Part I: Food Photography Workshop with Penny De Los Santos
It all started with one tweet. Granted it was a tweet from Penny de los Santos, the doyen of the DSLR, and it was announcing that she was holding a photography workshop in San Francisco in March, but it was just that one little tweet that introduced me to 22 new people, including a side of myself that I never knew existed.
The original plan was to spend the weekend up in SF and do some wandering. But the schedules didn’t quite work out on the homefront. So I buckled down and decided to do a day trip – 6AM flight up and a 10:30PM flight back. I’d get there in time to try the famous pastries of Tartine and then hoof it over to Contigo, where our workshop would begin at 10AM.
Tartine has this vaguely mythic hold on me. I’m generally wary of liking any one place or food item simply because so many clamor for it. The flip side of that is that where there is fuss there is usually fire. That fuss said Tartine was the pinnacle of the pastriarchy in California, and they had an acclaimed cookbook to back it up. But I had to know for myself. Science demanded it. This required getting out of bed at 4AM to make my flight, board BART, and hoof the rest to get to their doorstep 15 minutes before they opened.
Tartine has no recognizable signage that identifies it as the place for pastry. It sits quietly on the corner of 18th and Guerrero, sporting a glossy black Victorian façade with big picture windows on both the café side and kitchen side. The way you know its Tartine is the line that forms at the door before they open. Fifteen minutes before 9AM the line was 12 people deep. And right at 9AM? The line kept building out the door and down the block. Cars were dropping off passengers on the corner to save a place in the queue. Already the Tartine experience was unmatched by any other bakery experience and I hadn’t even ordered yet. Even what I consider to be the best bakery in Pasadena, Euro Pane, only forms lines out the door when they are understaffed and almost never before they open.
Inside Tartine’s shelves. What IS that round mound of sweet tart on the bottom shelf? I never asked. I was too shy.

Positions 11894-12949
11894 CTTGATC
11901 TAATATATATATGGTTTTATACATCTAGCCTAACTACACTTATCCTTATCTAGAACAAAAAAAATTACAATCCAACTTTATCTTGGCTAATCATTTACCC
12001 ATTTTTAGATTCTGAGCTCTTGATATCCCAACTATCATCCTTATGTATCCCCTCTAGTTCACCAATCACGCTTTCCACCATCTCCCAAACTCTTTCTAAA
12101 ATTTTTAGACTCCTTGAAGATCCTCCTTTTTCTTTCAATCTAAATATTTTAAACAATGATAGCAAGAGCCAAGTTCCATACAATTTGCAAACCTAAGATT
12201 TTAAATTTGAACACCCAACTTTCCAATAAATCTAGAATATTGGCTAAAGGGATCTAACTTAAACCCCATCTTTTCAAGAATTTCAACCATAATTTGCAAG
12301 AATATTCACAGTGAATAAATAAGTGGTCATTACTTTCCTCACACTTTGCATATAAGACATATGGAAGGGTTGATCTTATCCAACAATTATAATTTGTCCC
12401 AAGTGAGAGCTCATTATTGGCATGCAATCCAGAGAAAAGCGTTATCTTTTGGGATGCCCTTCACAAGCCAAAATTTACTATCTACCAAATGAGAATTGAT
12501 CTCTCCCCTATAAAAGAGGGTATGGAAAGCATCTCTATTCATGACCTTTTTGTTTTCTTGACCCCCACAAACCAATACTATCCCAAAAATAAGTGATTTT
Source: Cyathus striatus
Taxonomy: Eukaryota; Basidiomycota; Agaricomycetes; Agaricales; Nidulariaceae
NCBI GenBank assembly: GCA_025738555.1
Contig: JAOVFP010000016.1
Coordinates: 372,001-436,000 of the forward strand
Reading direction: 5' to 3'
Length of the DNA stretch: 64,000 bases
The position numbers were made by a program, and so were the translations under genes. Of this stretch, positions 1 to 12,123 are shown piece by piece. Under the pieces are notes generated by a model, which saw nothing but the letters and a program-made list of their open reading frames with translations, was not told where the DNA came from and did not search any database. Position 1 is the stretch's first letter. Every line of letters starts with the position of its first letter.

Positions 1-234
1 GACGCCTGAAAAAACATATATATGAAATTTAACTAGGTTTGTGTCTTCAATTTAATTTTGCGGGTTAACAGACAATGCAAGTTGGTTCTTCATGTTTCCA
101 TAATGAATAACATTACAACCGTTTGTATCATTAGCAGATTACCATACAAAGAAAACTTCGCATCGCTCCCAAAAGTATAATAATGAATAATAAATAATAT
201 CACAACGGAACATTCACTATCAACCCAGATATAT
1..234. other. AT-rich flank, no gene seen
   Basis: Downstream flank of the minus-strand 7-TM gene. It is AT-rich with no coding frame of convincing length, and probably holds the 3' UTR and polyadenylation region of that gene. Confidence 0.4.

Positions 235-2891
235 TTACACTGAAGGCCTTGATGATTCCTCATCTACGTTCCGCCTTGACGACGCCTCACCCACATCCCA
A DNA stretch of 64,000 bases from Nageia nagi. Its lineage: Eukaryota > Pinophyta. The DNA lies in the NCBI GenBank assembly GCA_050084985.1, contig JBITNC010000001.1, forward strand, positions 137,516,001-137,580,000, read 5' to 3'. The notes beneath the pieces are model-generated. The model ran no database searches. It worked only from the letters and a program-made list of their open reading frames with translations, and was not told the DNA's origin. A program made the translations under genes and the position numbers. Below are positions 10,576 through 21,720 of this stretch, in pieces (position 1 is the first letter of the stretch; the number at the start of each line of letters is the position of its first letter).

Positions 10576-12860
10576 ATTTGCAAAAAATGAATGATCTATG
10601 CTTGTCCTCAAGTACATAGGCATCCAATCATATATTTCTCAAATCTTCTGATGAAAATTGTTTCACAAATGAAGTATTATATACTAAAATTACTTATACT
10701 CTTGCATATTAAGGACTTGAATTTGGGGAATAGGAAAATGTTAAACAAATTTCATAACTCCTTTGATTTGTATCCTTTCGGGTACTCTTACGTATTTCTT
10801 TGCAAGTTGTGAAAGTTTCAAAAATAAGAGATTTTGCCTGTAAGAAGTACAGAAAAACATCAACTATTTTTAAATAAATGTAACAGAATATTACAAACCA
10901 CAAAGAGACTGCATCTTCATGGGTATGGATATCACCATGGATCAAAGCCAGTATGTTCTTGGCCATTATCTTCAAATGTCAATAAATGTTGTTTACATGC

I kept it simple – chocolate croissant and a cappuccino, though they had mountains of other delectables that I wanted but couldn’t cart home. The deep brown color of the croissant (they bake them deep at Tartine) gave me a little pause. It was so dark that it almost looked burnt . A quick inspection showed that none of it actually was baked to charcoal black. But it had a very consistent deep brown coffee color, glossy but not greasy. One flakey, mess-creating bite told me my concern was unfounded. The croissants I’ve had up until now have been over-buttered, doughy pretenders to the throne. The crispy, caramelized outer shell protected a perfectly baked middle and a thick vein of melted dark Vahlrona chocolate. I tried to savor it. I really did. One minute it was sitting there on a plate at the communal table by the window, catching the light in a way no other croissant can. The next, the remains were scattered like coffee-colored snowflakes on the table and my shirt. It was a decadent start to my sojourn in SF, but not nearly the last.
Google Maps won’t tell you much about how hilly a particular route might be, but they do let you know what local transit is available. I had planned to take the light rail, affectionately called the J Church, down to 24th St. to get to Contigo for the workshop. The funny part was that I had briefly considered hoofing it all the way. I had never been to this part of SF before. So when I saw the trademark SF hilly streets between me and the southern side of Castro Street, I nearly choked. I was more than happy to put up with the grumpy J Church operator. The creaky little train ambled up through its curvy right-of-way behind old Victorians and nasturtium-covered walls. I love BART. I wish LA had a BART-like connection to LAX. But the J Church is now my favorite piece of public transportation in SF. It dropped me off about four quirky blocks from Contigo, and I took my sweet time getting there.
I arrived at Contigo with time to spare. The workshop was coordinated by Tara “Tea” Austen Weaver of Tea and Cookies fame. A brief round of meet-and-greet and we were underway.
Penny’s advice to photographers isn’t revolutionary or groundbreaking. Its simplicity is its power. It’s demystifying the sometimes exoticized world of photography and breaking it down into its essential components – storytelling, composition, and light. There are no hip-banging bags full of heavy and expensive lenses carted around to every location. And you can kiss multiple camera bodies goodbye, thank God. She reminded me of one of the first lessons I learned when I picked up the photo bug – f8 and be there. Your presence and ability to shoot a moment are more important than all the camera equipment in the world. After her presentation, it was time to put some of that advice to work. The Contigo crew had plated up a bunch of their signature menu items, all camera and close up ready. Time to dive in. I took more pictures than I thought I would, nearly filling what I thought would be a more than ample SD card. Here are just a few, and I’m going to let them do the talking.
Many many many thanks to Brett and his crew at Contigo for their generosity and time. Their food and friendliness made a good morning into an even greater one. Go there and eat well. You will NOT be disappointed.
To be continued…Next up: Part II of Penny in SF – street photography in the Mission District…